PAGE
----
Guest essay by Eric Worrall
Japan has heightened monitoring on the Island of Kyushu, in the wake of a 6.4 Earthquake. Kyushu is a highly volcanic region which includes a the Aira Caldera and Mount Aso, VEI-7 volcanoes. The last major VEI-7 eruption, the eruption of Mount Tambora, is associated with the year without a Summer, a period of widespread famine and crop failure which occurred in 1816.
Japan earthquake: thousands flee fearing volcanoes and aftershocks
At least 44,000 people evacuated following 6.4-magnitude quake that killed at least nine.
Tens of thousands of people have been evacuated from earthquake-hit southern Japan as dozens of aftershocks struck and officials monitored nearby volcanoes for signs of activity.
A total of 44,000 people were evacuated late on Thursday in the town of Mashiki after a magnitude-6.4 earthquake collapsed buildings and damaged other infrastructure. Nine people have been confirmed dead, ranging in age from 29 to 94. A further eight are in serious condition, and more than 850 were injured.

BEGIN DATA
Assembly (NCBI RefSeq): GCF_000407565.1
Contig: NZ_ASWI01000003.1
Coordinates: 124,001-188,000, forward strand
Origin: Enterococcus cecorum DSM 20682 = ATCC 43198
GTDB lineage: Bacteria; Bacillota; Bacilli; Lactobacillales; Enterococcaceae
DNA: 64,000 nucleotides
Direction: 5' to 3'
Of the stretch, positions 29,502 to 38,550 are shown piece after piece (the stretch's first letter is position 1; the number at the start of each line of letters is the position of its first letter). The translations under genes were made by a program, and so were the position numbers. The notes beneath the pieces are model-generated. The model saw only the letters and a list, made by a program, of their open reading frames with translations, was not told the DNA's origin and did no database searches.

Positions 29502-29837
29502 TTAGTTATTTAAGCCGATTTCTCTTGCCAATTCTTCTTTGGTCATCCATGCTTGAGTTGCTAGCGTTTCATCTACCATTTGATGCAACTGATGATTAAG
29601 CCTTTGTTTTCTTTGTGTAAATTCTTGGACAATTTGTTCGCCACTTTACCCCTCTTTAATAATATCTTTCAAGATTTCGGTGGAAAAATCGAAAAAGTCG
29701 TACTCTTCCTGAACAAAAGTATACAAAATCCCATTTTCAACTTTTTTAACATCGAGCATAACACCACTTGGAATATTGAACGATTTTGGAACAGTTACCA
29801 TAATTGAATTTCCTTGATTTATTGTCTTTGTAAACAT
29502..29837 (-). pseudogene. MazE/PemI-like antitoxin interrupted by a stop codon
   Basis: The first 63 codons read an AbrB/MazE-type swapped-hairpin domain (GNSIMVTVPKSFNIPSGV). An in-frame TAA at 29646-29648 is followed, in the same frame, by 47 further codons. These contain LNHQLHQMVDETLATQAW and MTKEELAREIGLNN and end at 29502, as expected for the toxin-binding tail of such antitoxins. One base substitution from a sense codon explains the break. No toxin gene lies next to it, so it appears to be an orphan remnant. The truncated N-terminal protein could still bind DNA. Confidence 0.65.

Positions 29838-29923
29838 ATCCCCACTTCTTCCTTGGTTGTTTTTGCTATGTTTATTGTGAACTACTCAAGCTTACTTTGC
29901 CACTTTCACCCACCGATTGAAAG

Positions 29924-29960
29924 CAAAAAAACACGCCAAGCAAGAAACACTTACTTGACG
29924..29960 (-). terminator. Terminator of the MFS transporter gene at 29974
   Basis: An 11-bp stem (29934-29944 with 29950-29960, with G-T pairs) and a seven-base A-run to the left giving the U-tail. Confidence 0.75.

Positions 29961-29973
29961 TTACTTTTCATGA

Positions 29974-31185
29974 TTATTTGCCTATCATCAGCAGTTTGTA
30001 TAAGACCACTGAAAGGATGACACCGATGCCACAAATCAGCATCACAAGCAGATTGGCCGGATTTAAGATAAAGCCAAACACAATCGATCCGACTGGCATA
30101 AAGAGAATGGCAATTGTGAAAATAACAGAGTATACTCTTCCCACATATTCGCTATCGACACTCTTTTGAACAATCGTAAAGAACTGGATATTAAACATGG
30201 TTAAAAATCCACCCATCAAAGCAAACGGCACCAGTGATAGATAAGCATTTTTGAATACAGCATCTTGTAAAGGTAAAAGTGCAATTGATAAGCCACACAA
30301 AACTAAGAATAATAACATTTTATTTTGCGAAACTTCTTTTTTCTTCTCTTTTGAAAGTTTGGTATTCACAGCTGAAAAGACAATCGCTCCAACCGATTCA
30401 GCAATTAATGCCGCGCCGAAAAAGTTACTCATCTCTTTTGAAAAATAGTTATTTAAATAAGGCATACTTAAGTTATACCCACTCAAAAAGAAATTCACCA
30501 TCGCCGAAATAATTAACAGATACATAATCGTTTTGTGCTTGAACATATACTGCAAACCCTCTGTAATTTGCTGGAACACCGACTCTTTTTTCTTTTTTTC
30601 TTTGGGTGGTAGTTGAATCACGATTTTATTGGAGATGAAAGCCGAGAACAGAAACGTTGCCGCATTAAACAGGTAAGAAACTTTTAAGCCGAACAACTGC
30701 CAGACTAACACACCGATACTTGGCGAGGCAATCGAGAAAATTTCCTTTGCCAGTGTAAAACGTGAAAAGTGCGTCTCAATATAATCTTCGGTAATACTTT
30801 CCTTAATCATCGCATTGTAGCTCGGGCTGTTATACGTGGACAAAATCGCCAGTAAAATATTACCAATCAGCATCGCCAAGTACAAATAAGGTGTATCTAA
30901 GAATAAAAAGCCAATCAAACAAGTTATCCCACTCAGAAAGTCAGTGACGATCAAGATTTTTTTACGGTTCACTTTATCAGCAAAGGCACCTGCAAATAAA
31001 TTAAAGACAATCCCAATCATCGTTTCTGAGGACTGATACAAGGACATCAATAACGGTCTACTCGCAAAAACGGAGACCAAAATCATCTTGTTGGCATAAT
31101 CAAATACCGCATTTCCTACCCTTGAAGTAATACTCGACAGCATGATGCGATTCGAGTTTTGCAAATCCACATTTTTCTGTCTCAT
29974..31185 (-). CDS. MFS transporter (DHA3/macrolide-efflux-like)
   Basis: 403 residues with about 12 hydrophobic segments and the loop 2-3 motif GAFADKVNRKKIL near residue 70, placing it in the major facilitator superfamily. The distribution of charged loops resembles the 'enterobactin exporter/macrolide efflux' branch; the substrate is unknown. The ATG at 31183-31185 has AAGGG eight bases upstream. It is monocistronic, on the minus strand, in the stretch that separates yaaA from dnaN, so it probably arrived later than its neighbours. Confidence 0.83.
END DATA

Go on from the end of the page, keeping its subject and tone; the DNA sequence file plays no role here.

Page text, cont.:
The Japan Meteorological Agency (JMA) has warned there are likely to be strong aftershocks for the next week and advised people to stay away from any buildings that look unstable.
There are also concerns about volcanic activity in the wake of the quake. The island of Kyushu, where the earthquake happened, is a highly volcanic area. A level 2 warning – meaning people should not approach a volcano’s crater – has been in place for Asosan in Kumamoto prefecture on the island since November 2015.
If, and this is a big if, this situation develops into a Tambora scale explosive eruption, the results could be devastating, both for Japan, and potentially for the entire Northern Hemisphere. Modern transportation may mitigate some of the effects, by allowing food from the Southern Hemisphere to be supplied to regions experiencing crop failures. But the resulting spike in food prices would be likely to cause severe hardship for the world’s poor.
Update (EW): Added information about Mount Aso / Asosan